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GemSelect Newsletter - Spring Greens

Classic Green Emerald
Various Emerald Gems
Various Emerald Gems

The month of March heralds the coming of spring and also St Patrick's Day; an Irish national holiday which is celebrated by wearing green. Ireland is known as the "Emerald Isle" because of its beautiful green landscape. Therefore, with a nod to both spring and St Patrick's Day, the theme of this month's newsletter is green gems. No color embodies the spirit of spring like green, which suggests nature springing forth after a dormant phase.

When most people think of green gemstones there is one gem in particular that comes to mind. Without a doubt, the best-known and loved green gemstone is emerald. The history of emerald goes back thousands of years, to the ancient Egyptians, Moguls and Mesoamericans, and there are tales of beauty, love and adventure that feature this stunning green beryl jewel. Emerald is traditionally defined as medium to dark-green beryl that is colored by chromium, though many regions including the US also accept vanadium-colored green beryl to be emerald. Emerald varies between medium and dark-green and from a little yellowish- to bluish-green. The most valuable aspect of emerald is its color and the most desirable emeralds are medium-dark slightly bluish-green gems. With emerald, inclusions and flaws are accepted attributes of a natural gemstone. Emerald is the classic "precious" green gemstone, but it is not the only green stone in the jewelry box.

Gorgeous Green Tsavorite and Demantoid Garnet Back to Top
Tsavorite and Demantoid Garnet Gems
Tsavorite (Top) and Demantoid Garnets (Bottom)

Depending on the exact green that is desired, there is plenty of choice. One of our favorite green gems is tsavorite garnet, which is colored by chromium or vanadium. Tsavorite has a color that rivals fine emerald and tends to be cleaner and completely untreated. In fact, tsavorite can easily be mistaken for fine emerald. Until recently, tsavorite garnet was only found in the Tsavo National Park region in Kenya and on the other side of the border in Arusha Region of Tanzania. In the 1990s, tsavorite garnet was found in Southern Madagascar. However, there are fewer tsavorite stones produced in Madagascar. The only downside with tsavorite is that it is extremely rare in gems weighing over 1 carat.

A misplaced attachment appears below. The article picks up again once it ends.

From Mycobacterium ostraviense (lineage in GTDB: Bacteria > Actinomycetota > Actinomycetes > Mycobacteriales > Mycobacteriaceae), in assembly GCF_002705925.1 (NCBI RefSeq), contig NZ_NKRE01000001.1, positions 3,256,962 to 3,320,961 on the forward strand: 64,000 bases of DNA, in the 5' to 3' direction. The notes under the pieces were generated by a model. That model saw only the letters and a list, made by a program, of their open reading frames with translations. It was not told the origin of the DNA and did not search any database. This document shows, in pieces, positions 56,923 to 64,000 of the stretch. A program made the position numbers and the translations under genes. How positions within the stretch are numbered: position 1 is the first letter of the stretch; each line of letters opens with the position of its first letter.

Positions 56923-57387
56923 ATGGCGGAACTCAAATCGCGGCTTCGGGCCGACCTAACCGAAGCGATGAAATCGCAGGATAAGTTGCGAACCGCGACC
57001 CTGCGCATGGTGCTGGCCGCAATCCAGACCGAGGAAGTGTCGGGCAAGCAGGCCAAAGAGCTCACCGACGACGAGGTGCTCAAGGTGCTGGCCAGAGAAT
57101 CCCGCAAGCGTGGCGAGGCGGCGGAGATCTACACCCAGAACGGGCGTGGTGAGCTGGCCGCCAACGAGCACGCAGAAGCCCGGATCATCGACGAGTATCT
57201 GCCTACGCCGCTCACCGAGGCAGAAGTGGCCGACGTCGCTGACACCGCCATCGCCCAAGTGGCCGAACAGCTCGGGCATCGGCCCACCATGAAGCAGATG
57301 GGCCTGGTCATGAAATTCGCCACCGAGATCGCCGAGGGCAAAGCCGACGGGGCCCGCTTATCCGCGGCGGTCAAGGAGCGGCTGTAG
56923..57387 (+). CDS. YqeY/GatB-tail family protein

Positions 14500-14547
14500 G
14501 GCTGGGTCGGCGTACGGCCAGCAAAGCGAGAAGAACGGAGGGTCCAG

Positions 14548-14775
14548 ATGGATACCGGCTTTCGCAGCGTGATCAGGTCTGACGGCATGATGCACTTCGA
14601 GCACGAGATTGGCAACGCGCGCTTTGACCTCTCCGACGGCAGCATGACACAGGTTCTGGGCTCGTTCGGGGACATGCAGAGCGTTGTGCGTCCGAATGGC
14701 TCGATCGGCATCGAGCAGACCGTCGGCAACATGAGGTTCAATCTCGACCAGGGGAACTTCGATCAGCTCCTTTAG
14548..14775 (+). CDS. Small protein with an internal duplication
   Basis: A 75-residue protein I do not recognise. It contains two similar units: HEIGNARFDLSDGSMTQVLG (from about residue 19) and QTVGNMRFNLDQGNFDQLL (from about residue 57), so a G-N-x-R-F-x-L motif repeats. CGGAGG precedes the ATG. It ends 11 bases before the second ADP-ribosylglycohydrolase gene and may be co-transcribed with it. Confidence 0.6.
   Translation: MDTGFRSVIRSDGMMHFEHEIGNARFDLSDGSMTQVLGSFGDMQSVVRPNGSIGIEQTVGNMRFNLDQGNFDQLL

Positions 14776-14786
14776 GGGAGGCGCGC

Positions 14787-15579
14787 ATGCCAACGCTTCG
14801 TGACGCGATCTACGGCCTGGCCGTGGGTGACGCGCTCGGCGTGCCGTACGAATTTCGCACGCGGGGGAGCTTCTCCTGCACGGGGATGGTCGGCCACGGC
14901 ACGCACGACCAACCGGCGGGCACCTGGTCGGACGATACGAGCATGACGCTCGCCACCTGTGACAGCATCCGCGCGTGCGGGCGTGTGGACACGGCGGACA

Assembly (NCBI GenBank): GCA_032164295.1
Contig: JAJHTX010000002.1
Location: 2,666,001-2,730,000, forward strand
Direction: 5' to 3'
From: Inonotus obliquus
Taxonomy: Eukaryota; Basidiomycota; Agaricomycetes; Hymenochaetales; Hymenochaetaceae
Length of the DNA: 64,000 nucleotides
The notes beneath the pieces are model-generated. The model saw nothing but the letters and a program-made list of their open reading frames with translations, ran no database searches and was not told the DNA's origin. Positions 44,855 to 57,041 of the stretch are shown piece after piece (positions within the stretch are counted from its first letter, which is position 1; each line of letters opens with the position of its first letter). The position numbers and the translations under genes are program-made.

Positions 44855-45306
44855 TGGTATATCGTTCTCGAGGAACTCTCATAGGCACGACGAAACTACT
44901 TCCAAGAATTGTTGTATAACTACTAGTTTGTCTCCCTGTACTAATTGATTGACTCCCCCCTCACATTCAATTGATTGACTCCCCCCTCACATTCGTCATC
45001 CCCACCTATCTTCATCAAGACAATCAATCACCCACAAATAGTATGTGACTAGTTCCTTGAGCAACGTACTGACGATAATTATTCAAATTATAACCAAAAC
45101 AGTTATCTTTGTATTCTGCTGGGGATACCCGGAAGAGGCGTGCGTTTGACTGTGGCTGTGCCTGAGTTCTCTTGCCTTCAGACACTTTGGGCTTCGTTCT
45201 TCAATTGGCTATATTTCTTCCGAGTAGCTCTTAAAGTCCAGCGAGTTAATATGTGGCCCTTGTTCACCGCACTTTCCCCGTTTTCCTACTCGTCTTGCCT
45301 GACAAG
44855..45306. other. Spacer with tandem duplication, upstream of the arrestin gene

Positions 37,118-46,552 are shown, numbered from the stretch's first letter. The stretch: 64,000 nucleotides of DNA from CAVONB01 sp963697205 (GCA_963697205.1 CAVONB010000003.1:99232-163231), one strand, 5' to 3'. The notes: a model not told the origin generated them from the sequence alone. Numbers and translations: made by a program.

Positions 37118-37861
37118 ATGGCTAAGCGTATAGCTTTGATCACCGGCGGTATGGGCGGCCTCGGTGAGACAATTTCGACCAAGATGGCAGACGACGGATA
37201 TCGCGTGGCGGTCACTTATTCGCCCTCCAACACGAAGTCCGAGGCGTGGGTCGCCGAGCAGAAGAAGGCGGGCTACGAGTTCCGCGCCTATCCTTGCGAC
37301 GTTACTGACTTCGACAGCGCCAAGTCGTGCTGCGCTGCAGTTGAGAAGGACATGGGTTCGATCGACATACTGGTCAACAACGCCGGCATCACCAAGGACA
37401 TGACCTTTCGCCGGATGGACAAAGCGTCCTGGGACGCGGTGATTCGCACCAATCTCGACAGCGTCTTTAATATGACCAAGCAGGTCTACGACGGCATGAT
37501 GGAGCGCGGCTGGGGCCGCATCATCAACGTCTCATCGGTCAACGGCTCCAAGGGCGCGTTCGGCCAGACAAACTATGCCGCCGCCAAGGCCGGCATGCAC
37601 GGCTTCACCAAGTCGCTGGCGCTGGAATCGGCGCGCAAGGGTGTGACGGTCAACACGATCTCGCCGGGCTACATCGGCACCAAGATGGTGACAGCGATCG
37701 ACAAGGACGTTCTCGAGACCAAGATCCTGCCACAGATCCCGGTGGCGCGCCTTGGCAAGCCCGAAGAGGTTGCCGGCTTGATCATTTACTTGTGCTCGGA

Another rare green garnet gem is demantoid garnet, which is prized not only for its yellowish- to deep-green color, but also for its exceptionally high refractive index. This gives demantoid garnet an incredibly high level of brilliance. This, along with the highest dispersion rating of any jewelry gemstone and an adamantine luster, means that demantoid garnet is a genuine dazzler of a gem. If you like green gems with a lot of sparkle look no further than demantoid garnet gems, which may tend to be on the small side, but light up any piece of jewelry. Unlike tsavorite garnet, demantoid garnet gems tend to have visible inclusions. In fact, inclusions that resemble a horsetail are prized in demantoid garnet because they are an indication of favored Russian origin.

Tempting Tourmaline & Stunning Sapphire Back to Top
Green Tourmaline and Green Sapphire Gems
Green Tourmaline (Top) & Green Sapphire (Bottom)

For those who are looking for larger and more affordable green gems, tourmaline is a great choice. Tourmaline is a gem group known for its many types and colors, including green. Green dravite is a rare, chromium-bearing tourmaline variety which is found along with tsavorite garnet. Chrome tourmaline is a forest-green color. A more common variety of green tourmaline is also known as verdelite, which varies from bluish-green to yellowish- and brownish-green. Often, tourmaline shows more than one color in a single gemstone, depending on the angle from which it is viewed. The beauty of tourmaline gems for jewelry is that they can be easily found in many shapes, sizes and colors. Some say that the variety is the spice of life and tourmaline has this in abundance.

Sapphire is a gem that is best-known in its blue rather than green form. Green and other non-traditional sapphire colors are often referred to as "fancy sapphire". Green sapphires are typically colored by traces of iron and can be pale, yellowish-green to dark, forest-green, with some unusual bluish-green and silver-green color variations. In addition, some color-change sapphires are green. Beautiful color, superior hardness and durability are what make sapphire one of the most popular jewelry gemstones of all time.

Pretty Peridot and Prehnite Back to Top
Peridot and Prehnite Gemstones
Peridot (Top) & Prehnite (Bottom)

Another wonderful green gem is peridot. This tends to be more olive-green than emerald green. Its yellowish-green color provides a nice contrast with rose gold settings and pink gems. Peridot is an idiochromatic gemstone, which means that its color comes from its composition rather than trace impurities. Therefore, peridot only occurs in green, though the color of peridot varies from yellowish-green to brownish-green.

For those who love cabochons and carved gems, prehnite is a great green choice. Our prehnite is available in some interesting leaf and fruit carvings, which embody the spirit of spring. Prehnite gems can have a translucent, hazy quality to them, which along with their soft apple green color makes them quite unique. Prehnite is not a very well-known gem type because it used to be quite scarce. Most prehnite is now mined from China, where it is sometimes traded as "grape jade". Prehnite is typically green, but can also be found in brown, yellow, blue, orange and white.

The above is not a comprehensive list of green gemstones with which to celebrate a serene spring. There are several green gems not mentioned here, such as other green cabochon gems including maw-sit-sit, jade, chrysoprase, agate, amazonite, serpentine, seraphinite, turquoise, variscite and malachite. Further examples of faceted green gemstones are sphene, hiddenite, idocrase, kornerupine, enstatite and chrome diopside. For more detailed information on green gems, please refer to our green gemstone article.

Featured Gems - Rubellite Tourmaline, Lapis Lazuli & Kunzite Back to Top
Pear-Shaped Rubellite Tourmaline Gem